Junctions and 1 or 2 nodes

Some fonts have junctions that all end in a single node, some that all end in two nodes, some that use a mix of both depending on the glyph (the first two images are from the same glyph). Is there a rhyme or reason to it?

 
 

Comments

  • Hrant H. PapazianHrant H. Papazian Posts: 847
    edited November 10
    I believe there are two rationales for the shear:
    — Sharp corners can render in an ungainly way when the curves inescapably turn into dots, especially on-screen. Doyald Young has recommended a minimum angle of 30° (although that's probably an "unscientific" rule of thumb).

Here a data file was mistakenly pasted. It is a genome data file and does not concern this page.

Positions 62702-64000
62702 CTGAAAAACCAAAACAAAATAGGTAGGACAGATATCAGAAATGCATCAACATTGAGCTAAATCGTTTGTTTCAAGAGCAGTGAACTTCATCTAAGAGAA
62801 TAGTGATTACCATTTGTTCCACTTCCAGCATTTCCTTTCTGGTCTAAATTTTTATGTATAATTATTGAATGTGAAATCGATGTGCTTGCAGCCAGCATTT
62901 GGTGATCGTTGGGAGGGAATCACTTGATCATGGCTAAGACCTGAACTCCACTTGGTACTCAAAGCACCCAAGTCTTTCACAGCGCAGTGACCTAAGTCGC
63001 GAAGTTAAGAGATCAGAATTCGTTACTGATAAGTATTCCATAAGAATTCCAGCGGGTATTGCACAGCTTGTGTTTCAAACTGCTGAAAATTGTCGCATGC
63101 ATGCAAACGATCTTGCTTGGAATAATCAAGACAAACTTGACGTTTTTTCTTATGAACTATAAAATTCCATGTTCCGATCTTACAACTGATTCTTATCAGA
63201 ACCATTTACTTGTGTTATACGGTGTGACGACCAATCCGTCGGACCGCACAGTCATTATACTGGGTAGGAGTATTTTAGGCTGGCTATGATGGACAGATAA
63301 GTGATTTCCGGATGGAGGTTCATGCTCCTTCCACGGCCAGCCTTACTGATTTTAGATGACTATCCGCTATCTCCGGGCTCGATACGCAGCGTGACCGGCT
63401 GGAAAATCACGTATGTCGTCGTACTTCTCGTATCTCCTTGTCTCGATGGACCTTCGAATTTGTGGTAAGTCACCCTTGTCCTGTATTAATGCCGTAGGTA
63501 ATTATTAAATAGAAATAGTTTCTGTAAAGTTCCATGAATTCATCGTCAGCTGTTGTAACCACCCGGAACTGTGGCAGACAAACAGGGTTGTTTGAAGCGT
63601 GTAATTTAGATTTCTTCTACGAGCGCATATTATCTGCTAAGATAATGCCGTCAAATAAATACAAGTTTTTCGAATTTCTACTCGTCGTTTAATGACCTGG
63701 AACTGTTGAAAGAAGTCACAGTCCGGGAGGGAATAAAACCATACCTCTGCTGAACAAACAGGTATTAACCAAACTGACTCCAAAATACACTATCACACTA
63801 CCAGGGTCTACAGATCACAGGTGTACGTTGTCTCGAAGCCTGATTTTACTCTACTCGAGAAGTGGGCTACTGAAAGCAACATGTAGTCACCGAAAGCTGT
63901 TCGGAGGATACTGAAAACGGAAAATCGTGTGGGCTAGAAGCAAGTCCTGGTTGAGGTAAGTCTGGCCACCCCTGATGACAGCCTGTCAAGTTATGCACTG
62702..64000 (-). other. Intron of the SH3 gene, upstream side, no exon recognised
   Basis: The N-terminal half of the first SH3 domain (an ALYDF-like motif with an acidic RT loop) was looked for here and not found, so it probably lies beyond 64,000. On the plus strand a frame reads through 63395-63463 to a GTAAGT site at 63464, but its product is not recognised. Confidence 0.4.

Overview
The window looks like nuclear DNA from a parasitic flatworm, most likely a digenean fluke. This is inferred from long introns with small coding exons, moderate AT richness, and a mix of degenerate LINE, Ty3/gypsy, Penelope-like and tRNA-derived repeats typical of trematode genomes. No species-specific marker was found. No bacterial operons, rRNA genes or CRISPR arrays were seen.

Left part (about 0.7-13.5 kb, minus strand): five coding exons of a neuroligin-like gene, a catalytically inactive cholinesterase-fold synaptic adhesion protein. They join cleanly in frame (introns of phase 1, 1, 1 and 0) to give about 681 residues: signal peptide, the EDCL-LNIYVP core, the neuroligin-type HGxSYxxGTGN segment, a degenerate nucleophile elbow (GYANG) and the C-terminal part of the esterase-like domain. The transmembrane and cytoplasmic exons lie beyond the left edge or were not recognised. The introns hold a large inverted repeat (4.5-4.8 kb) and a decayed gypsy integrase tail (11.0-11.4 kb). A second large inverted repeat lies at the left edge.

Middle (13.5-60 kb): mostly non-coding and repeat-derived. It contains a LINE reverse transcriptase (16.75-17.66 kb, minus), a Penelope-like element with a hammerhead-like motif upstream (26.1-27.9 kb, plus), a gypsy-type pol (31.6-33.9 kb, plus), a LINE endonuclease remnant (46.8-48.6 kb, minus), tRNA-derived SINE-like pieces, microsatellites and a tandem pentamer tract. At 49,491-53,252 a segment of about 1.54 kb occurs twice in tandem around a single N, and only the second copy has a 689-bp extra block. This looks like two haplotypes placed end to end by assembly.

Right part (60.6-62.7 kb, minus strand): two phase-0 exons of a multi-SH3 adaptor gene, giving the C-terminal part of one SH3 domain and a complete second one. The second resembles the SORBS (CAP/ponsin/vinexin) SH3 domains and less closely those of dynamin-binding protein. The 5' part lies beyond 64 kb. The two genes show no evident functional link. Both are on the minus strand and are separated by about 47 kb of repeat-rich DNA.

— It's an ink/light trap that's easy to deploy and does not result in distorted curves.
  • Nick ShinnNick Shinn Posts: 1,179
    Ironically, the two-point node scales better.
    That’s because it is not so dependent on the resolution of the rendering mechanism.

    Also, the sharpness of a single point node, especially in the groin of B, may be odd and uncomfortable in a typeface which has nothing else anywhere near as acute.
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